Dr. Lawrence Judge

Dr. Zierath concurs with this opinion and feels human research must occur.

“Athletes require sufficient fuel in their bodies to undertake endurance training”; however, “evening eating may not pose an issue for athletes; however, for those who sit, it could be problematic over time and cause metabolic issues,” cautioned she.

Researchers conducting the study reported a dramatic increase in endurance when mice consumed food only during rest periods.

Dr. Zierath believed that similar behavior observed among humans would likely interfere with sleep and have an adverse impact on performance, potentially hindering performance negatively and leading to detrimental health consequences.

What are the Limits of This Study?

When asked about its limitations, Dr. Zierath alluded to how mice in this study did not reflect the human diet accurately.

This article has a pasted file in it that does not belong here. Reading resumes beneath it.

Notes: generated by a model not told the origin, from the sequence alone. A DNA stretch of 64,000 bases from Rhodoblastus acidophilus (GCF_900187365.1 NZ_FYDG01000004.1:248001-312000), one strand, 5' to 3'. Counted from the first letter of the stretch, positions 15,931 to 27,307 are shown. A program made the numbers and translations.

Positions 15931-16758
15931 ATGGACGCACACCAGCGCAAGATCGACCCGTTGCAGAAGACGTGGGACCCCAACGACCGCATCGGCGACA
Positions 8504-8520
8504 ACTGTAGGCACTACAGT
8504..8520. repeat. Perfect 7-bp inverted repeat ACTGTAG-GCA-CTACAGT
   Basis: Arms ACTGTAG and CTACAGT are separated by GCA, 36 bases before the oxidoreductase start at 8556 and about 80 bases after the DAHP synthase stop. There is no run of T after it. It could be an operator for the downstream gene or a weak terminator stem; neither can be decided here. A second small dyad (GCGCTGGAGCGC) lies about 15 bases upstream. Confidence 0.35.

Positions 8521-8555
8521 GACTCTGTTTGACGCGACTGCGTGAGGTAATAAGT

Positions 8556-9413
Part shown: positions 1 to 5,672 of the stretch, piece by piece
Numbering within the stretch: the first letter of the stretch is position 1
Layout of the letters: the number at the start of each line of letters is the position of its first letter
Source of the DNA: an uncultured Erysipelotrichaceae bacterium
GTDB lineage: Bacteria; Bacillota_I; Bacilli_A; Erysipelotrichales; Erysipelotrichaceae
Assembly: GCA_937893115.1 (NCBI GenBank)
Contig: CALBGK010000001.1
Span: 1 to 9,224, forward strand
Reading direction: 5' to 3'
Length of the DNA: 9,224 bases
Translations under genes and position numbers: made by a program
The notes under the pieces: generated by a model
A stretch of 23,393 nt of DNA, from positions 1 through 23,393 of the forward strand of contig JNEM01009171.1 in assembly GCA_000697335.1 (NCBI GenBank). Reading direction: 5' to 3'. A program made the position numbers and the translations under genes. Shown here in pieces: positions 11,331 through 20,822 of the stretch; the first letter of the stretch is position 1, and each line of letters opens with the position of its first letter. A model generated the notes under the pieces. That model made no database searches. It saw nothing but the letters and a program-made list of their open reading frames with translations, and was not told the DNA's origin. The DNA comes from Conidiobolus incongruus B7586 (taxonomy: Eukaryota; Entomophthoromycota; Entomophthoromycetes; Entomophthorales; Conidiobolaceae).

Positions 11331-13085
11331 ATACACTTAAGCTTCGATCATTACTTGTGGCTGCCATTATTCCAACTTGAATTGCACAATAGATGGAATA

“Further research should be conducted on humans to understand which foods and their timing help improve endurance,” she noted.

Dr. Zierath explained that, during their study, mice underwent exercise performance tests two hours post-sleep.

“Human beings typically aren’t capable of engaging in high-performance training for 2 hours after falling asleep, according to Dr. Zierath’s research.” As such, further studies should evaluate fitness performance over an appropriate period.